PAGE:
‘59 Cadillac Series 62 Coupe is totally original, including paint, chrome and interior. This was Sal’s first collector vehicle, purchased in 1991 in New Jersey with 51,000 miles from its original owner. It’s a “base” model with crank windows, AM radio, and power brakes and steering, and no AC. It has just two options: Two-tone paint and fog lights.
Sal’s other ‘59 Cadillac is a hearse/ambulance built by Cadillac on a Professional chassis with coachwork by Miller-Meteor in Ohio. This vehicle is twenty-one feet long and several inches higher and even a few inches wider than a standard ‘59 Cadillac from the windshield back. It has been transformed into ECTO-1, the ghost-busting machine made famous in the 1984 movie, Ghostbusters. ECTO-1 is a tribute to the original used in the movie and is embellished with all the “bells and whistles” (literally) that were seen on the big screen and still seen on TV.
‘66 Cadillac Eldorado, powered by the smooth 429-inch engine, represents the last of the rear-wheel-drive Eldorados and, at 19 feet, is considerably longer than the next generation (1967 to 1970) front-wheel-drive models. After 1970 they started stretching to massive proportions again. Sal’s fully loaded topline ’66 is Crystal Firemist with a dark green leather interior and a white convertible top. The ‘84 Eldorado Biarritz convertible represents the 1980s in the Mirage Garage collection. It is white with a red tufted leather interior and white top and offers a wonderful, comfortable ride for four. The 4100 engine has proven trouble-free and reliable for the twenty years Sal has owned it.
Representing the 1970s is a rare ‘76 Cadillac Mirage. When first viewed, most refer to it as either a “flower car” or a Cadillac El Camino. It is a very low production Cadillac that provides the comfort of a passenger car along with the convenience of a pickup truck. Made only 1975 and 1976, there were only about 200 produced, and less than a dozen are known to survive today. Unlike other aftermarket conversions, the Mirage was the only pickup sold by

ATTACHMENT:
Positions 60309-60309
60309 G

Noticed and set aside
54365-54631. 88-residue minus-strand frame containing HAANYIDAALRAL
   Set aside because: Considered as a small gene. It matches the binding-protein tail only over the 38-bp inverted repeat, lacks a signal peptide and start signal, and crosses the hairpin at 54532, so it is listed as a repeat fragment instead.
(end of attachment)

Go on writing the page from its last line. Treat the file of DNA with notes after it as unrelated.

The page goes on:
Cadillac dealers with a factory warranty.
Cadillac had not ventured into two-seater sports luxury convertibles until the Allante, with an optional hardtop, appeared in the lineup in 1987. The “Italian-American” car was produced from 1987 to 1993. Bodies were produced in Italy by Pinninfarina and flown by 747s to Michigan, where they were mated to Cadillac underpinnings. Sal’s ’92 Allante is pearl white with blood red leather interior and powered by Cadillac’s 4.5-liter engine. It represents the 1990s.
The only non-Cadillac in the collection is this Resto-Mod ’56 Chevy 3800 long-wheelbase, one-ton panel truck, powered by a 350 small-block. It features new suspension, four-wheel disc brakes, full power and AC. Note shaved door handles (remote electric control doors), frenched ‘59 Cadillac taillights, House of Kolor Metallic True Blue and White Pearl paint accented by extensive gold leaf and hand-painted graphics inside and out. The interior has custom leather upholstery, a banjo-style steering wheel and modern gauges within the confines of the original ‘56 dash layout. Note Mirage Garage livery.
What does a serious Cadillac collector like “Cadillac Sal” Santoro drive for daily transportation? A Cadillac, of course! He and his wife own a ’10 Cadillac SRX, painted Red Crystal Tintcoat and fitted with optional 20-inch chrome wheels. He’s a member of the Sarasota Cafe Racers.
Sal Santoro’s collection is private, but you can learn more about Sal, his passion for Cadillacs and the book he co-wrote with friend, Bob Walton: http://www.route66guys.com/